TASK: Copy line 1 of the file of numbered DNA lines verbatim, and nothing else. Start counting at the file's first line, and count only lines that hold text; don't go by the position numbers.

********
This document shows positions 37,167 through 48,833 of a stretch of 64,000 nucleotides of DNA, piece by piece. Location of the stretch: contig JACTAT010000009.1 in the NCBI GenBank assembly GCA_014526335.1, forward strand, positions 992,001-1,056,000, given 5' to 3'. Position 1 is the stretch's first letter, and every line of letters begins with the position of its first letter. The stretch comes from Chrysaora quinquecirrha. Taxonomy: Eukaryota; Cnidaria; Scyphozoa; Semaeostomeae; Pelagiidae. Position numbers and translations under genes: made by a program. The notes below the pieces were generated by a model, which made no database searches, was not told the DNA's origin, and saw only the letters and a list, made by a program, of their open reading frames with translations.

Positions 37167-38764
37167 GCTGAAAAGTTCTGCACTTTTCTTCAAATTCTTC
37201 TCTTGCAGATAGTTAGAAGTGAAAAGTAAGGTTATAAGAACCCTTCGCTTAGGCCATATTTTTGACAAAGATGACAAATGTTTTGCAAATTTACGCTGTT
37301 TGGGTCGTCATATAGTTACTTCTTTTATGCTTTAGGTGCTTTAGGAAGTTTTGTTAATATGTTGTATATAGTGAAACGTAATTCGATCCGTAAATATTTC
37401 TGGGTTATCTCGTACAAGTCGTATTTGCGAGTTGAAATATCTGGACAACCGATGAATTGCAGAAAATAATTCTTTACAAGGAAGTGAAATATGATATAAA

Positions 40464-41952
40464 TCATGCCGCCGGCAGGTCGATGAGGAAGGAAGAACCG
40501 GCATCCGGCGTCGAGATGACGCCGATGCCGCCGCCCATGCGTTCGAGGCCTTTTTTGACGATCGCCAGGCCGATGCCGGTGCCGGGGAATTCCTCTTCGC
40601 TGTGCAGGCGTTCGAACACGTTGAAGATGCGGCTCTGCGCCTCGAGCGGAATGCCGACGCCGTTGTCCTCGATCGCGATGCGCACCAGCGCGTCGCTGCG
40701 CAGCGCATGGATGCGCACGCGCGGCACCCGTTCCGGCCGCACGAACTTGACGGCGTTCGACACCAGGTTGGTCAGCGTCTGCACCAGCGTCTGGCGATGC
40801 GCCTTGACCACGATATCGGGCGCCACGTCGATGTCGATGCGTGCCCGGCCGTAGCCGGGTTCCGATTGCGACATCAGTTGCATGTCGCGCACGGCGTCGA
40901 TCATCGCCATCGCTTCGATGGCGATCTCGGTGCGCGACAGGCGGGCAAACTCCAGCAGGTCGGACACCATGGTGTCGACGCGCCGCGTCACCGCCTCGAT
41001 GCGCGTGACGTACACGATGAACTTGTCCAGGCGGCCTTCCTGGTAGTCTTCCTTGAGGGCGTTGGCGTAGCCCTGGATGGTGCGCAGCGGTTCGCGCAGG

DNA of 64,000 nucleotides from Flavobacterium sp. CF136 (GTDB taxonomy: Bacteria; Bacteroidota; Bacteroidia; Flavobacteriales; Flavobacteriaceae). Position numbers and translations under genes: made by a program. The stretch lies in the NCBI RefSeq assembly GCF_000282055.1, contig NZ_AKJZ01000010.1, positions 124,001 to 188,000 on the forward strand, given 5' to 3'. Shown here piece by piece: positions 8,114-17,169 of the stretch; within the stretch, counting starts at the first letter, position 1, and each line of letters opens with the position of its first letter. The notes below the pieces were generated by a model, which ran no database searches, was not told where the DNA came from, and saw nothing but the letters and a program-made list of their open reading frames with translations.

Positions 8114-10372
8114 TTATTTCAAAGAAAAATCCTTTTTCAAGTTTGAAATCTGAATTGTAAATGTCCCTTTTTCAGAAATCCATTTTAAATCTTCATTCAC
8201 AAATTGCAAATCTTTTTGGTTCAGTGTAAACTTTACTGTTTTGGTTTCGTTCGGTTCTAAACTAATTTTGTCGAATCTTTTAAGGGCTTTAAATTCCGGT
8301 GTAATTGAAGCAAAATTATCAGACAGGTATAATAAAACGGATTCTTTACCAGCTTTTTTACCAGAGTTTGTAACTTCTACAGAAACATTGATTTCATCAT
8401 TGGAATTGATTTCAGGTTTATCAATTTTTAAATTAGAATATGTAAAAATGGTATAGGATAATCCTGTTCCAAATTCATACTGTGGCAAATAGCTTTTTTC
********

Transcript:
This document shows positions 37,167 through 48,833 of a stretch of 64,000 nucleotides of DNA, piece by piece. Location of the stretch: contig JACTAT010000009.1 in the NCBI GenBank assembly GCA_014526335.1, forward strand, positions 992,001-1,056,000, given 5' to 3'. Position 1 is the stretch's first letter, and every line of letters begins with the position of its first letter. The stretch comes from Chrysaora quinquecirrha. Taxonomy: Eukaryota; Cnidaria; Scyphozoa; Semaeostomeae; Pelagiidae. Position numbers and translations under genes: made by a program. The notes below the pieces were generated by a model, which made no database searches, was not told the DNA's origin, and saw only the letters and a list, made by a program, of their open reading frames with translations.